The most successful organization in many respects, is the Presbyterian Board of Church Erection, which has helped to build more than 10,600 churches and manses. It has more than three and a half million dollars invested funds, the interest from which yielded last year more than $158,000, which with the money received from other sources enabled it to put more than $438,000 into the 269 buildings completed. Its large permanent funds are due in large measure to the sagacity and generosity of the late John L. Kennedy who, as though esteeming Foreign Missions, Home Missions, and Church Erection as of equal importance, left to each Board an identical bequest amounting in each case to more than two and a half million dollars. That denomination is well equipped to meet the increasing opportunity for developing its church life, and is using it nobly.
A close second among the separate organizations is the Methodist (South) Board of Church Extension which has helped to build more than 11,000 churches and parsonages. Last year it put $367,826 into 329 buildings for church use.
Its receipts last year were nearly four hundred thousand dollars, and its total receipts in the thirtythree years since it began amount to more than five and a quarter million dollars.
The Congregational Church Building Society holds a high place in this work, and though the eleventh denomination in the number of churches and members, it stands third in the amount of its receipts from the beginning ($7,676,650) and in the amount of its permanent funds ($1,192,912) and fourth in the number of buildings erected (5,815), receipts last year ($309,097), and buildings completed last year (167). During the last ten years 1,328 new Congregational churches were organized, an average of a hundred and thirty-two a year, and this Society has helped to equip them on the material side, so that their life and growth have offset in some measure the lamentable death and disappearance of 1,142 other churches. Had our Society not come to the rescue of the newborn churches doubtless many of them would have perished also. This Society is also in advance of most of the seventeen Societies or Boards now reporting in the variety of its work, and in the use of its Loan Funds in aid of churches having no present relation to the Home Missionary Society, more than half the churches it aided last year being self-supporting churches.
A very notable work is being done by the Board of Church Extension of the Christians (or Disciples), which since organizing as a separate branch of service in 1888 has in twenty-seven years developed a Loan Fund of $1,145,000, all of which is kept at work in ceaseless rotation, going out in loans and returning for immediate use again. They give no "grants,” but have helped to complete 1,767 houses of worship in that rapidly growing denomination.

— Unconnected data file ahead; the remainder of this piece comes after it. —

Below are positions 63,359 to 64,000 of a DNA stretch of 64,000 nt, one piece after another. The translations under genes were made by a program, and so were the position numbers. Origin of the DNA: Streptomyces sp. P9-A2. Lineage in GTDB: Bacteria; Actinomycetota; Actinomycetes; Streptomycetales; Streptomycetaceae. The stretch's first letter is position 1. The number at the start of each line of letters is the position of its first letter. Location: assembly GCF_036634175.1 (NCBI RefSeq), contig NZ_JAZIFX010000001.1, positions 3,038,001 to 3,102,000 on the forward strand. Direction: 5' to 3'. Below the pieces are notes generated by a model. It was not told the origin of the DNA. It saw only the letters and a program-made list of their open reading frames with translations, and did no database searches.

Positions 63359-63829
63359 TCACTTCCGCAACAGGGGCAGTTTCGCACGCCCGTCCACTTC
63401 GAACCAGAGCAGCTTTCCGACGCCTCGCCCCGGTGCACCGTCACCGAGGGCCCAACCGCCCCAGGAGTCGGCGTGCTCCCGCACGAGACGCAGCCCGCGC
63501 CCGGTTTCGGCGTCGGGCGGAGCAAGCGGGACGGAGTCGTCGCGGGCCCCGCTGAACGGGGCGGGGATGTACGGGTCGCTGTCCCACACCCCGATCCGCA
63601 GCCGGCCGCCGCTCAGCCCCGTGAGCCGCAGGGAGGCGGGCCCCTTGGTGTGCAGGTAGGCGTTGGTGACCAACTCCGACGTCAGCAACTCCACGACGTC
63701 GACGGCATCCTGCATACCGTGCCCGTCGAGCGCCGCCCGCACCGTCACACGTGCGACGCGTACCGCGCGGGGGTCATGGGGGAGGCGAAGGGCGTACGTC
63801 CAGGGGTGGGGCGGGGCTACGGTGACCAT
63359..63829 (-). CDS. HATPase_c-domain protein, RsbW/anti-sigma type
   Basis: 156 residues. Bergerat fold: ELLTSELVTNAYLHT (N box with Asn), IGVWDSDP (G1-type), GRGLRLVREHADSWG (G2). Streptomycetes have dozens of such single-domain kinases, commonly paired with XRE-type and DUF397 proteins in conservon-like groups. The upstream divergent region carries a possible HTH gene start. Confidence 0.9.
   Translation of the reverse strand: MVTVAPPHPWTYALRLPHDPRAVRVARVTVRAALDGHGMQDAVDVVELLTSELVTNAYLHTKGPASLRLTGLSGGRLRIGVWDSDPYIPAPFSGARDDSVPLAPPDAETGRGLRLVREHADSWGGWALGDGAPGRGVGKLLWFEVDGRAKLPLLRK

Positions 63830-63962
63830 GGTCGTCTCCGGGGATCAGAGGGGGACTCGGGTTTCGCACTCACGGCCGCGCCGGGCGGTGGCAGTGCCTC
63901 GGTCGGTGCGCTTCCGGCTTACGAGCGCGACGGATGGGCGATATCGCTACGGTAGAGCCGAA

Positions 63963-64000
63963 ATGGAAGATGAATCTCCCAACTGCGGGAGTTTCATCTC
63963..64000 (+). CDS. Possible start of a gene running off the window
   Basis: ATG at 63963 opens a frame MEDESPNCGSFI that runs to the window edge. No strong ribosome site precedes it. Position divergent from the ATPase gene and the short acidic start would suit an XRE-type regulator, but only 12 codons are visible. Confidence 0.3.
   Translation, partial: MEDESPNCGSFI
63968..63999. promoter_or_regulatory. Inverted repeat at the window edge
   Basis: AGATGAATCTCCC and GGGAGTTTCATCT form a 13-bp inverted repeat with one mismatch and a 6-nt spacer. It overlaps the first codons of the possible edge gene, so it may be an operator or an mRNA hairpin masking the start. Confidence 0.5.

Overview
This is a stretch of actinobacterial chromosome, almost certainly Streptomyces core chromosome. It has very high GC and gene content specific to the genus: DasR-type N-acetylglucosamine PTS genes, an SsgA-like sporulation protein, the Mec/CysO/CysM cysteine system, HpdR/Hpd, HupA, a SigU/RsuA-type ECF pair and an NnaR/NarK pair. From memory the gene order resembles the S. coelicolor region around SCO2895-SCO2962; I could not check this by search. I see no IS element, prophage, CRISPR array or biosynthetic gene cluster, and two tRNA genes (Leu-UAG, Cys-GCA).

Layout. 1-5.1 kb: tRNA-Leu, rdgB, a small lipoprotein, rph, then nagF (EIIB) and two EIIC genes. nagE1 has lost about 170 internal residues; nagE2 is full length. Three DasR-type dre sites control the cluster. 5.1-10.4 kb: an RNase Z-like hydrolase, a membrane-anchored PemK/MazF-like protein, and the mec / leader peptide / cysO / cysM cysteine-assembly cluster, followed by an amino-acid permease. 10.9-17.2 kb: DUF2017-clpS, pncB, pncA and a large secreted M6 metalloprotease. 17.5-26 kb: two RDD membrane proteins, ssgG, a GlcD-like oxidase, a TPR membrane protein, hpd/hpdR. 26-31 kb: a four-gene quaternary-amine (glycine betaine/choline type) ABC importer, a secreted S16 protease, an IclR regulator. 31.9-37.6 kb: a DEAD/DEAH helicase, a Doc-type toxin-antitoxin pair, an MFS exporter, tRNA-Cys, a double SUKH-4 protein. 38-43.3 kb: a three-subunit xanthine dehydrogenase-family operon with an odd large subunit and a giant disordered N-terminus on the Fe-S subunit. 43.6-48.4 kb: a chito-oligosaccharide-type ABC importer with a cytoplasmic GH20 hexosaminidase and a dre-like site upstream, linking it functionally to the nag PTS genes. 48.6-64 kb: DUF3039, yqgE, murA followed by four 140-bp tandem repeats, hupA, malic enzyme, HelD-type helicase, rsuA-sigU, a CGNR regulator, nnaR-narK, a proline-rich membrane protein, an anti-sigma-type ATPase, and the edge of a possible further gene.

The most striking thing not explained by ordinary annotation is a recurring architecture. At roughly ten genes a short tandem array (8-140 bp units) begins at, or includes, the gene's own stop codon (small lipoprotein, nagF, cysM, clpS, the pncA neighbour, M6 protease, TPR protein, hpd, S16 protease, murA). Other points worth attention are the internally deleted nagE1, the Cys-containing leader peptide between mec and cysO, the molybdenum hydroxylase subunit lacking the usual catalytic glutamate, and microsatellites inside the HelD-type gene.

Six other smaller denominations are doing good work through their separate Boards, though not nearly as much as those named. They have helped to erect about 2,500 churches altogether and have raised for the purpose more than three million dollars.
Of the denominations which have united their churchbuilding work with their home missionary work, only one is doing an amount at all commensurate with that of the churches and societies named above. The shining exception is the Methodist church (North) which is able to build more churches and parsonages, and put more money into them than any other denomination. This is possible for them because for a half-century they built up under the energetic leadership of the late Dr. A. J. Kynett a great permanent fund now amounting to nearly two million dollars ($1,906,402). The interest from this fund enables them to do a large work, and having recently entered into union with the Home Missionary Society they are permitted to use for building purposes twenty per cent of the common receipts. This enabled them last year to help complete 448 churches and parsonages into which they put nearly $400,000. The total fruitage of the great Church Extension work in which Dr. Kynett was so conspicuous a figure is 16,500 churches and parsonages, and the devoted and loyal people in that great division of the Christian host had such enthusiasm for this branch of service that they gave to it all told more than thirteen and a half million dollars ($13,556,744). This has been a large factor in promoting the wonderful growth of that great denomination. It is a splendid record, but would not have been possible had not the work been built up into strength as a separate organization. Whether the receipts and the number of churches built can be maintained under the new combination is still a question. They complain, like ourselves, that only sixty per cent of their apportionment is collected. Yet they have a system of church control far superior to ours for effective persuasion of the churches to give the full apportionment - a system, however, which we could not adopt without surrendering that freedom which we so highly prize.
The Baptists (North) are more nearly like ourselves in polity and ideals. For thirty-two years their Church